What are Transportation ACES?
Access, Climate and Economic Security
TACES is designing and hosting three regional climate equity frameworks that embed equity in transportation decision making. Primarily, TACES will explore and test program planning decisions that lead to the best climate, accessibility, and affordability outcomes.
The first two projects are underway
- the Saanich e-bike equity program and
- an exploration of safety and CRD trail use by women and non-binary residents
Did you know?
Transportation is the biggest source of climate pollution in the Capital Region, primarily from passenger vehicles. At the same time, transportation is the second-largest household cost after shelter, greatly affecting affordability in our region.
That's why a just transition to a green economy is so crucial.
A Just Transition
Transportation ACES brings together individuals and organizations with expertise in climate, transportation, and equity to develop ideas on how to ensure that climate action in transportation addresses both equity and a just transition.
“The Planning Department, Sustainability Division has been collaborating closely with the Community Social Planning Council on their [TACES] program, and has benefitted from their input on climate-friendly transportation program design.
Their expertise in calculating regional living wages, administering low-income public transit programs and convening participatory research with community-based organizations makes them extremely well-placed to advance regional conversation on climate equity in transportation.”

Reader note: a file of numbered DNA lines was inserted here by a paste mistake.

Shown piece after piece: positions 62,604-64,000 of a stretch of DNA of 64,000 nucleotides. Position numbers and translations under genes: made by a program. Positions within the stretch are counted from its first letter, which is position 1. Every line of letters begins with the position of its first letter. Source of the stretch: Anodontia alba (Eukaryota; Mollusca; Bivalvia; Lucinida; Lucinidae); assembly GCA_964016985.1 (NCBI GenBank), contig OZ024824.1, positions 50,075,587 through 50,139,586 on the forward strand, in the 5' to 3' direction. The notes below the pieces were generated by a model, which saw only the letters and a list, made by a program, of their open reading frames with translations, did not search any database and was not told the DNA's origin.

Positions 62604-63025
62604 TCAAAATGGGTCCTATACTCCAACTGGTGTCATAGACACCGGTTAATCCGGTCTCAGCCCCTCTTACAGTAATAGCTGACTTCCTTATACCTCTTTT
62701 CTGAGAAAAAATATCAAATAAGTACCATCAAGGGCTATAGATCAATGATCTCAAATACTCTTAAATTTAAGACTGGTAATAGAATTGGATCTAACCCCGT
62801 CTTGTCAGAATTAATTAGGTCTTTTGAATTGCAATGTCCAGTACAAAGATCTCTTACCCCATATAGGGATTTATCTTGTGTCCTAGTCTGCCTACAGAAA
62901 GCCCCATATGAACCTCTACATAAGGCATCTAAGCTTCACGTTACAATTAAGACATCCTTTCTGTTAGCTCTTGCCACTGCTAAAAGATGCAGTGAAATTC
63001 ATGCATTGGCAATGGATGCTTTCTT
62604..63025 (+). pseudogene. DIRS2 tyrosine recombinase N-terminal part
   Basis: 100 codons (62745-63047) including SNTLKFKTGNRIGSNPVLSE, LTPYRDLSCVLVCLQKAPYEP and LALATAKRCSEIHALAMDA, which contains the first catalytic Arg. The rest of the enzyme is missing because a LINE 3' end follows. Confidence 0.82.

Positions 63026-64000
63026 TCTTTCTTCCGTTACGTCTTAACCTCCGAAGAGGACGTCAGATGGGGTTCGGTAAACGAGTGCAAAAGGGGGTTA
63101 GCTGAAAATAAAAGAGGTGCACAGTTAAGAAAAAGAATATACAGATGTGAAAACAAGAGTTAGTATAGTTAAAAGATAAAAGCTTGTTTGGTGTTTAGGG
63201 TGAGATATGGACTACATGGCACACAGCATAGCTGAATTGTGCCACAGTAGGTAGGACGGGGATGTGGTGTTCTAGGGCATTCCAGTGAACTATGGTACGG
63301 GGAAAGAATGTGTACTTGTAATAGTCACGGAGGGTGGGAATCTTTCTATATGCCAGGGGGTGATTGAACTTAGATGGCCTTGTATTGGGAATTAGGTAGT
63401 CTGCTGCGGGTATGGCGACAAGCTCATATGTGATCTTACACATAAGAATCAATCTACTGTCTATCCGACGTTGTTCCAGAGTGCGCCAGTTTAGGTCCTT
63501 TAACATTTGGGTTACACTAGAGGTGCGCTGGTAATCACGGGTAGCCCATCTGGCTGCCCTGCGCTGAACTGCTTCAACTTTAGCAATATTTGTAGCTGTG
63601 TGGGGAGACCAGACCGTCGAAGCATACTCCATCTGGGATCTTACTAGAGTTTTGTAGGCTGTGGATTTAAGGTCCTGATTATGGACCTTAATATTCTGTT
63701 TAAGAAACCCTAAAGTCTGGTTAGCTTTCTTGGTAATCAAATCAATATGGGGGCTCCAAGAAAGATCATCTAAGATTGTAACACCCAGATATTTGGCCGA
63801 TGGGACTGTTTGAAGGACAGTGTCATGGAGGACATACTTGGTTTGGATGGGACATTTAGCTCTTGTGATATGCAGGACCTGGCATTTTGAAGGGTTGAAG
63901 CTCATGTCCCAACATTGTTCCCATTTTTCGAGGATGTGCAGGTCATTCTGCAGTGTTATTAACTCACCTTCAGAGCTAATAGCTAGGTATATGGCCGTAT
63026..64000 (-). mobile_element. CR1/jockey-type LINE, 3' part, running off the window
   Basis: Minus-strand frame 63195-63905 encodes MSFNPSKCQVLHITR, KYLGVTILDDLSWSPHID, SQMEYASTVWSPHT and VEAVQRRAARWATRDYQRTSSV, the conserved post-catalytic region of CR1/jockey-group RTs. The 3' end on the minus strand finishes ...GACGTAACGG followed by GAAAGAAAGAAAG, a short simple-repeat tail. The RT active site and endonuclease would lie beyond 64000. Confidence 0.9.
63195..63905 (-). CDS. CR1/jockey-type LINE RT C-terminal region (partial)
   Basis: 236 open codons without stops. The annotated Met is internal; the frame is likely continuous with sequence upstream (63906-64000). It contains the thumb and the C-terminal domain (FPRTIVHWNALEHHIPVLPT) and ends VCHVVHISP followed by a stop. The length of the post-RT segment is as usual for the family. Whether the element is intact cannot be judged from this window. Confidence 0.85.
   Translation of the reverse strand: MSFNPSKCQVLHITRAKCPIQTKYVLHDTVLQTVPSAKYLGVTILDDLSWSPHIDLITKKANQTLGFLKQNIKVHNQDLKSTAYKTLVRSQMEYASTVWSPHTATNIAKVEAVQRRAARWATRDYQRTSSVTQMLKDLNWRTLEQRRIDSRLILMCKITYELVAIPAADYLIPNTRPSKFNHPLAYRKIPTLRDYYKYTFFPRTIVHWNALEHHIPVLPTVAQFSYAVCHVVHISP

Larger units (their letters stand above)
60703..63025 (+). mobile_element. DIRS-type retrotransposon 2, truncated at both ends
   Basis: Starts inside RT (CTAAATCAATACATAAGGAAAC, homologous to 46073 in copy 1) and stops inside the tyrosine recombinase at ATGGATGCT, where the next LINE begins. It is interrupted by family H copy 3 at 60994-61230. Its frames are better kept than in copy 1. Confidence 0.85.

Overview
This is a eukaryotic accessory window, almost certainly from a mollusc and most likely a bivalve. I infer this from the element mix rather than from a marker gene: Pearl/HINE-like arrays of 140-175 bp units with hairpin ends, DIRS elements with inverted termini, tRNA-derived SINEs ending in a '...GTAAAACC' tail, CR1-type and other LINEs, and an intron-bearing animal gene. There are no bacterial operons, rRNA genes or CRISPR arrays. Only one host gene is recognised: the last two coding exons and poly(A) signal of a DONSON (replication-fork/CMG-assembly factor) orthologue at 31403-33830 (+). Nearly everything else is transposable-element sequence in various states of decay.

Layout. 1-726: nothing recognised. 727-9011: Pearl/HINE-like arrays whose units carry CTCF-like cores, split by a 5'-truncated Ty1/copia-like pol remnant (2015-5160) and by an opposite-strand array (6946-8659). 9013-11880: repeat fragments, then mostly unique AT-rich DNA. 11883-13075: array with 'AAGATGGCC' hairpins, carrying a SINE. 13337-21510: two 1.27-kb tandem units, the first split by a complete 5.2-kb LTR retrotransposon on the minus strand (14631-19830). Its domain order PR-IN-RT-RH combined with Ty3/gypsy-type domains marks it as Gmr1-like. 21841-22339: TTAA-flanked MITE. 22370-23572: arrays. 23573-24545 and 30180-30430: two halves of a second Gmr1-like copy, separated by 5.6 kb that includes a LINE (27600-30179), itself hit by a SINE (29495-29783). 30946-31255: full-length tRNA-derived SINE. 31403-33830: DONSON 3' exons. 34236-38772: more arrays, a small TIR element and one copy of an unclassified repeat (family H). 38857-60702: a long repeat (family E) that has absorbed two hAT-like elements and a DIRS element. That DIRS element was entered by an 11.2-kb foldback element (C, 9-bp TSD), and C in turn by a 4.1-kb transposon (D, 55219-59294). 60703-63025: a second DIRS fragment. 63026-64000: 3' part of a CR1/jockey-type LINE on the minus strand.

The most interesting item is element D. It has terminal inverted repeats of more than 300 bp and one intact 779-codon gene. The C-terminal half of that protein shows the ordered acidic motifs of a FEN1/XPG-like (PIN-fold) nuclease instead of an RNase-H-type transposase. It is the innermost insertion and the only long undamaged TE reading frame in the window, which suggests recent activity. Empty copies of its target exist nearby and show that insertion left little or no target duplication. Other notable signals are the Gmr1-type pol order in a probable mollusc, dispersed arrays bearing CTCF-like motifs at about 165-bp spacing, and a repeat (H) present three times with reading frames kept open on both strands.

– District of Saanich, Sustainability Division
“We support more community engagement to embed equity in climate action, particularly around transportation. We are able to bring the perspectives of immigrants, refugees, new Canadian citizens, and visible minorities into this project (with living wage honoraria).
We hope to see projects like this shaping the COVID 19 recovery and encourage you to support this important work.”
“I see the need for more engagement of diverse cultural and race perspectives in the design of climate action in transportation and consider this work to be important.
Too often the perspective of low-income individuals and those from BIPOC, LGBTQ+ and immigrant refugee identities are not represented in climate action and well-intentioned program design ends up reinforcing existing inequities.
I encourage you to support the Community Council in its ongoing work to bridge social and environmental perspectives on climate action with community engagement, well-informed tools and propagating best practices.”
– Ruth Mojeed, The Inclusion Project
“Transport equity and mobility justice are essential considerations for any transportation program, and an area of increasing focus for the public and decision-makers. This is particularly true for sustainable transportation strategies, and more focus on equity is needed in climate action plans.
The transportation sector is a major contributor of global air pollutants and transport system access is a significant factor affecting household incomes and expenditures, along with considerations such as childcare and health services. I look forward to seeing the Saanich E-bike project move forward and collaborating with Saanich and the Community Social Planning Council on monitoring and evaluation.”
– Alexander Bigazzi, Associate Professor, UBC